The cochineal insects on this cactus pad are covered by a protective cottony mass which they secrete. They belong to the order Homoptera and are related to aphids, scale insects and mealy bugs. Female cochineal insects are brushed from the cactus pads, dried, and the bright red pigments are extracted from the dried bodies. One pound of dye represents about 70,000 insect bodies. Cochineal-laden cacti were introduced into Australia for this valuable dye with disastrous consequences. By 1925, 60 million acres of valuable range land was covered by prickly pear cactus. A bright red dye and the biological stain carmine used in microbiology classes is made from the crushed bodies of these unusual insects. The washcloth in the photo was dyed with cochineal; however, without the proper mordants it will wash out and fade rapidly. Note: To control the spread of prickly pear cactus in Australia, the cactus moth (Cactoblastis cactorum) was introduced, and by 1930, thanks to the voracious larvae, vast areas of cactus scrub had been denuded; however, this method of biological control has raised havoc in other areas of the world due to "nontarget effects." The moth has attacked other species of cacti, some of which are rare and endangered.]

According to Thomas Eisner et al. (Science 30 May 1980: Vol. 208 no. 4447, pp. 1039-1042), carminic acid, the dye from cochineal insects, is a potent feeding deterrent to ants. This may have evolved as a chemical weapon against predation. The carnivorous caterpillar of a pyralid moth (Laetilia coccidivora) is undeterred by the dye and feeds on cochineal insects. In fact, the moth has the remarkable habit of utilizing the ingested carminic acid for its own defensive purposes.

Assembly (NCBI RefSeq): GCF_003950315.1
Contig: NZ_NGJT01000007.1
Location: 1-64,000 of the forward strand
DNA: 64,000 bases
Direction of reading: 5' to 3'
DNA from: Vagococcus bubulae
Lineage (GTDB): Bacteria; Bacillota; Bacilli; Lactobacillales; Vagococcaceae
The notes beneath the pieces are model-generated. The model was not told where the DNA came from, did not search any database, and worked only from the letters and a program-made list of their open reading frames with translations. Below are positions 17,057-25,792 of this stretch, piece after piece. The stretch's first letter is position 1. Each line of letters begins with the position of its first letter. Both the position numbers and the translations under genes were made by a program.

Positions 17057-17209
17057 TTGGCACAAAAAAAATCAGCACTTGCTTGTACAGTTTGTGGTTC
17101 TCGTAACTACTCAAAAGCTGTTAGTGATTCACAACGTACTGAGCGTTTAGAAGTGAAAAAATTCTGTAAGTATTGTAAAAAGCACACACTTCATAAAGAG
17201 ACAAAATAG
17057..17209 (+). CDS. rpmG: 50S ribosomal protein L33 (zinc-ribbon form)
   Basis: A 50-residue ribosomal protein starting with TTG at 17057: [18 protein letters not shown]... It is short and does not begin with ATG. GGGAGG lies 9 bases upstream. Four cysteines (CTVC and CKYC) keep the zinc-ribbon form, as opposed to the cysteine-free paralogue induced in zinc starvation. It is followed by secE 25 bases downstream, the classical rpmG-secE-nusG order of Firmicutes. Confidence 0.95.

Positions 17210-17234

A well developed infestation of cochineal insects (Dactylopus coccus) on a cactus pad in San Diego County. Several plump females (red arrows) have given birth to tiny white nymphs. The nymphs and adults are concealed by a protective cottony mass secreted by the adult females. The bright red body fluids are the source of cochineal dye.

Plump adult female cochineal insects (Dactylopus coccus). A. Adult partially covered by cottony secretion. B. Adult covered by cottony mass and red body fluids, the source of cochineal dye. C. Adult female with most of cottony secretion removed.

Plump female cochineal insects (Dactylopus coccus) that have just given birth to several tiny nymphs. Externally, these insects resemble a wrinkled ball with vestigial, nonfunctional legs and reduced mouthparts. Adult insects are concealed by a protective, cottony (waxy) mass that is secreted around the red bodies. They are not readily seen unless the insect's body is crushed, when the red body fluids seep out into the cottony mass. The bright red body fluids are the source of cochineal dye.

See Article About Prickly Pear Cactus

Good References About Cochineal Insect:

  1. Donkin, R. A. 1977. "Spanish Red: An Ethnogeographical Study of Cochineal and the Opuntia Cactus." Transactions Of The American Philosophical Society 67 (Part 5): 1-84.

  2. Greenfield, Amy Butler. 2005. A Perfect Red: Empire, Espionage, and the Quest for the Color of Desire. HarperCollins Publishers Inc., New York.

  3. Stiling, P. 2000. "A Worm That Turned." Natural History 109 (5): 40-43.

3. Iris Family (Iridaceae):